The political chaos and the obvious insanity of most of the CPA's stated mission are what I remember the most vividly from this book, but I don't want to leave you with the impression that it's all politics. While Stewart is much less restrained in his political commentary here than he was in The Places in Between (his job was political, so politics are unavoidable), the generalizations I'm writing above emerge from the text and are not forced by it. Stewart mostly provides detail: specific events, following a chronological story, of what he was trying to do, how it worked, and how it failed. I obviously have no way of judging the veracity of the story, and in this sort of intensely personal record it is probably (as Stewart directly acknowledges) at least somewhat self-serving. But it rings true and feels coherent and realistically complex, far more so than most of the generalizations that we got in the news coverage at the time. And Stewart is an exceptionally good story-teller; I think even someone mostly uninterested in the political questions raised by the Iraq War would enjoy this book for its detailed look at the underbelly of a major event.

Stewart saves nearly all of his broader political commentary for the epilogue, but those nine pages are absolutely devastating, particluarly given the weight of all that comes before. I think they should be mandatory reading for anyone considering external intervention in the political governance of a country.

Nowhere in thirty years has there been such a concentration of foreign money, manpower, and determination as in Iraq. Nowhere has their failure been more dramatic. And yet few convincing explanations of the mess have emerged, and no attractive solutions. Some things are now clear: Iraqis are the only people who can rebuild their nation. We cannot. We have done what good we can do. It is now not our tactics but the very fact of our presence that is inflaming the situation. We cannot improve the situation because our institutions are fundamentally unsuited to nation building: we do not have the personnel, the training, or the political culture to do it, nor the sympathy for local politics. We are too unpopular to be able to defeat the insurgency, stop a civil war, or create security. You cannot predict which policy will work, but you must recognize when your policy has failed. In short, I can confidently assert that Iraqis are the only people with the moral authority, understanding, and skills to rebuild their nation. Beyond that I, like almost everyone else, would be guessing.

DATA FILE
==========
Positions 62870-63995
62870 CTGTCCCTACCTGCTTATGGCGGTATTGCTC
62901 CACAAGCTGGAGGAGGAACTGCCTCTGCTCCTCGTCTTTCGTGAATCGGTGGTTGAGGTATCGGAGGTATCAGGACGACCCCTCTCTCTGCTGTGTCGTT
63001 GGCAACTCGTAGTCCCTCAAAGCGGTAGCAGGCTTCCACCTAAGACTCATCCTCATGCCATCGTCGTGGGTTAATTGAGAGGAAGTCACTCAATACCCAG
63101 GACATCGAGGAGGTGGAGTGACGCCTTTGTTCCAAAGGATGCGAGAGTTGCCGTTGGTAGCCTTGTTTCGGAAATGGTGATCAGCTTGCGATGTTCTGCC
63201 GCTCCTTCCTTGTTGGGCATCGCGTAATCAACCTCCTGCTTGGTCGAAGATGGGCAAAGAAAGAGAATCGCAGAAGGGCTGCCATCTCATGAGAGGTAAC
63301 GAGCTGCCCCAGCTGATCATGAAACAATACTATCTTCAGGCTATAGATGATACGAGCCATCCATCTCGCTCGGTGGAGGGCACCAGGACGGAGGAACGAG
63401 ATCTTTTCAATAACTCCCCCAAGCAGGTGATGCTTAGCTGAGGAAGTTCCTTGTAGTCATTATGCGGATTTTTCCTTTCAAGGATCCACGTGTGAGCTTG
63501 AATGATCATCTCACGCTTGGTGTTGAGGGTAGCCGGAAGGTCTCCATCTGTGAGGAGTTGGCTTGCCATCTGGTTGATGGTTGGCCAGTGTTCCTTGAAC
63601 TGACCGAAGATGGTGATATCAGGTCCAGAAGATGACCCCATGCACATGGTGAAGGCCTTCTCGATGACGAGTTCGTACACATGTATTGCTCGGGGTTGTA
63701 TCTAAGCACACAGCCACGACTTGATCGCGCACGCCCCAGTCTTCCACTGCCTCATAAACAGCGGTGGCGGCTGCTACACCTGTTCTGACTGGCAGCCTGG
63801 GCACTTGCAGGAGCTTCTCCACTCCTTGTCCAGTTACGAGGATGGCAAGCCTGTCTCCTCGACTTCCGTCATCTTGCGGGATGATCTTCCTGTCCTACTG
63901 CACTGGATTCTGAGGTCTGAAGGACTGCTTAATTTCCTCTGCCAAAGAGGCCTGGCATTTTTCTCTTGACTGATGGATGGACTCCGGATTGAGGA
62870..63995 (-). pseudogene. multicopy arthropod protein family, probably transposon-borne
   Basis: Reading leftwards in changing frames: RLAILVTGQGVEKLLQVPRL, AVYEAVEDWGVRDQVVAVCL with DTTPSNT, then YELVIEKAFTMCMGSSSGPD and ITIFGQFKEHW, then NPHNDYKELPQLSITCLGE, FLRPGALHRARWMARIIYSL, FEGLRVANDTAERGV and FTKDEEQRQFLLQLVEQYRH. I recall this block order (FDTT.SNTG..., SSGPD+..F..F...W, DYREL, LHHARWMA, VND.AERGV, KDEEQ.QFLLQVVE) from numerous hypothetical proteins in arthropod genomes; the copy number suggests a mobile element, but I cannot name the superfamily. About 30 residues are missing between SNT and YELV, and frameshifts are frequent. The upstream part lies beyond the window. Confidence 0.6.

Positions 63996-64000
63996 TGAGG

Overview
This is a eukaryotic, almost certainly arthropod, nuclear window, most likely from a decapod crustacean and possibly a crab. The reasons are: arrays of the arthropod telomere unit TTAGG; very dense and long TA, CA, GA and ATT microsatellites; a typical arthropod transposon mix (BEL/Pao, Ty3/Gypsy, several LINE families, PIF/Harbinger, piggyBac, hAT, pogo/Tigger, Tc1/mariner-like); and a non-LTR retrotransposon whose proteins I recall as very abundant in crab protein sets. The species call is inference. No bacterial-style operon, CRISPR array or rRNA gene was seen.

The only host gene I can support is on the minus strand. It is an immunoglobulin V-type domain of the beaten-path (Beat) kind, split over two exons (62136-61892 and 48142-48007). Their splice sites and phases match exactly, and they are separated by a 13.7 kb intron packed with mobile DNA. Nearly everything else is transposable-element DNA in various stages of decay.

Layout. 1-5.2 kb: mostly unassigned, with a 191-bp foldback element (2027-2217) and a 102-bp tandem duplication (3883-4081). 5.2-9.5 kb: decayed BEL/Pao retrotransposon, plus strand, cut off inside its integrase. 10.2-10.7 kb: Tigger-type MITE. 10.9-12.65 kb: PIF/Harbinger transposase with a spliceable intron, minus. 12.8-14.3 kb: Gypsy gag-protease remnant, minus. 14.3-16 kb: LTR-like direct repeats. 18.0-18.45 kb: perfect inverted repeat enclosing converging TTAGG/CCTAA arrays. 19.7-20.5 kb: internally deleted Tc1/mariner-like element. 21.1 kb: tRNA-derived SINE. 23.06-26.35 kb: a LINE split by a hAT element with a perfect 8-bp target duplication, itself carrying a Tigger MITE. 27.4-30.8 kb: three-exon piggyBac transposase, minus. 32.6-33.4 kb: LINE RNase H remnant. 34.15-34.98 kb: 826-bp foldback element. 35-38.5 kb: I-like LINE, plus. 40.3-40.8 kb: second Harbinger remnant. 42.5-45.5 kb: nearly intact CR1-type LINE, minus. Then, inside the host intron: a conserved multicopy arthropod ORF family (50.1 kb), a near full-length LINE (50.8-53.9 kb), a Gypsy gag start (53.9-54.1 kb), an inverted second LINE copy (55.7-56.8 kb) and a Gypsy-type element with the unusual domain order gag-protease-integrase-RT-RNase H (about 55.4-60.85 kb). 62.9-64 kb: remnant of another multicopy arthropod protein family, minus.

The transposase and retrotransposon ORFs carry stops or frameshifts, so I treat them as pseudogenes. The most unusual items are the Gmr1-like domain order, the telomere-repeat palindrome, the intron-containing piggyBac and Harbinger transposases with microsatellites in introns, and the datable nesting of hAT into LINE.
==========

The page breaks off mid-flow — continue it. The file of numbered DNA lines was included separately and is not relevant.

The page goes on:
Rory Stewart has placed himself firmly in the set of authors whose every book will go immediately on my to-read list. He provides rare and valuable insight and stories about parts of the world that I otherwise understand only through news reports, and he does so with a spare and effective style, brisk pacing, and engrossing storytelling. This book is more political than The Places in Between, and far more depressing, but I think equally worth reading.

Most valuable of all, Stewart provides complexity. He opens up a world and describes, not an overarching theory of mind, or a set of generalities that allows one to place it neatly into context, but a messy set of details conveyed through personal experience. He describes the practical chaos that supposedly simple political ideology tries to sweep under the rug. That's priceless.

No one is offering a granular and patient account of the insurgency in all its evolving and surprising multiplicity. We prefer the universal and the theoretical: the historical analogy and the statistics. But politics is local, the catastrophe of Iraq is discovered best through individual interactions. Invasion is quixotic: we invent justifications, as though carving wooden idols, and then are guided by our own inventions. We carve from the same block the explanations of our failures.

Rating: 10 out of 10

Reviewed: 2011-02-28